Moulin Rouge (2001)

Directed by Baz Luhrmann
Written by Baz Luhrmann & Craig Pearce
Starring Nicole Kidman, Ewan McGregor, John Leguizamo, Jim Broadbent, Richard Roxburgh

My Advice: Don't Miss It.

Christian (McGregor) is a young, idealistic writer who believes in truth, beauty, and all that other bohemian stuff. He's gone to Paris, despite his father's protestations, in order to immerse himself in the counterculture of the day. Through a series of strange happenstances (an unconscious Argentinian falling through his roof), he runs into Toulouse Lautrec (Leguizamo) and his acting troupe. They're working on a Spectacular! Spectacular! for the Moulin Rouge. Well, Christian (with some help from Rodgers & Hammerstein) gets roped into writing it, and they're off to the Moulin Rouge to sell their idea. Through another series of happenstances, Christian finds himself confronted by the most beautiful courtesan of them all, Satine (Kidman), and the two fall in love. But there are complications, like in most musicals, including the manager of the Moulin Rouge, Zidler (Broadbent), and his patron, the Duke (Roxburgh).

Yes, that's right. A musical. It takes testicular fortitude to do a movie musical these days, but if there was any man for the job, it was Luhrmann. With his theatrical background, and the incredible retooling he did of Romeo + Juliet, I was awaiting this one for some time. And the good news: it does not disappoint. The sets and costumes are incredible, as well as the editing and camerawork.

But be forewarned: this is a movie MUSICAL. It is frenetic and out-of-control and over-the-top. But that's, again, an aspect of musical theatre. Also complimentary is the fact that Luhrmann's cast can sing. Unless you're making Everyone Says I Love You, then that is a very good thing indeed. Also worth noting ahead of time: the film makes use of contemporary songs and sets them back to the turn of the last century.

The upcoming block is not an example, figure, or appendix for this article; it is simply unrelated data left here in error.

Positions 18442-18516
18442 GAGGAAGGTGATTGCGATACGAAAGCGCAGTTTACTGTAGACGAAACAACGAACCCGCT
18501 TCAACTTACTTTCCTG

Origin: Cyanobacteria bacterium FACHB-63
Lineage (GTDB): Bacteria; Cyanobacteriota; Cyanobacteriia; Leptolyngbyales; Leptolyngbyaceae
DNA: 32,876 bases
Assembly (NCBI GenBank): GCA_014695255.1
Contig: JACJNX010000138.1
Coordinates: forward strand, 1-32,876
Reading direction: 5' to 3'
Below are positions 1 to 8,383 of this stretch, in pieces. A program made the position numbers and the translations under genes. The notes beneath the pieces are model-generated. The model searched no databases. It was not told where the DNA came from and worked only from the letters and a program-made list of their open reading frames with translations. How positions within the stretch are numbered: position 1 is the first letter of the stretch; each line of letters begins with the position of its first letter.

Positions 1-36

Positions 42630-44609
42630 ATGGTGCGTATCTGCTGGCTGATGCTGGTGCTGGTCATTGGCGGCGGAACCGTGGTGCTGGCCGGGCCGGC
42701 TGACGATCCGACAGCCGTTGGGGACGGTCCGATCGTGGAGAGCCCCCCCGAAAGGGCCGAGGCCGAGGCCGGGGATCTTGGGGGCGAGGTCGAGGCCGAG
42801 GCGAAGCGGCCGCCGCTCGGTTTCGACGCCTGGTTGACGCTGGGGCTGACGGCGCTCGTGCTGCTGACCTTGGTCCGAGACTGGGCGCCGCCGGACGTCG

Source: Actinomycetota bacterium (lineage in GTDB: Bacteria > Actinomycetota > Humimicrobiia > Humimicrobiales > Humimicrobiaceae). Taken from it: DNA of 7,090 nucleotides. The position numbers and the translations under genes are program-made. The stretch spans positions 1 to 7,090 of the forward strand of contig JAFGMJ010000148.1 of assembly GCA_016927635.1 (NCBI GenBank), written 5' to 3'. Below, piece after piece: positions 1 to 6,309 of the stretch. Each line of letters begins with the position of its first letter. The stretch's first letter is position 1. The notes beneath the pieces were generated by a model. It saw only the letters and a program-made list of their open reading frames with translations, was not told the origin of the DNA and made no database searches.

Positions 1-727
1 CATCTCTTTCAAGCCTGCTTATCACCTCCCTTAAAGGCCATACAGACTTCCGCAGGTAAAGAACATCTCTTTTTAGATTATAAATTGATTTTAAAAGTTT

This works better than you think it would on first reckoning. This is partly due to the placement of such classics as Elton John's "Your Song", which becomes the ongoing theme of the Christian/Satine relationship. This is mostly due to my favorite reworking, "Le Tango de Roxanne", which turns into a heart-stopping exploration of jealousy thanks to the Tom Waits-on-steroids vocalizations of Jacek Koman.

The conceit works for most of the film, even "Like a Virgin" performed by...Jim Broadbent. No, I'm not kidding. It does wear a bit on the opening intro to the Moulin Rouge, with "Lady Marmalade" mixing with "Smells Like Teen Spirit" and God knows what else. It completely fails, however, in the Kidman/McGregor "Elephant Love Medley."

You see, the problem with taking the contemporary songs and placing them in a different that you have to overcome the context that they bring with them. When you have just one song to deal with, it's easier to make that transition. But when you have two characters leaping around from Paul McCartney to U2 to David Bowie--my poor brain just couldn't deal.

Other than that, the film works amazingly for both the ear and the eye. It really is a bit of a cinematic achievement, and it underperformed at the box office domestically just like I feared it would. However, I await the kickass release of the DVD. May it have hours and hours of features.

Buy it on DVD Amazon!
Buy the illustrated book from Amazon!
Buy the soundtrack from Amazon!

Read the DVD review!

Discuss the review in the Gabfest!

Greetings to our visitors from the IMDB, OFCS, and Rotten Tomatoes!
Stick around and have some coffee!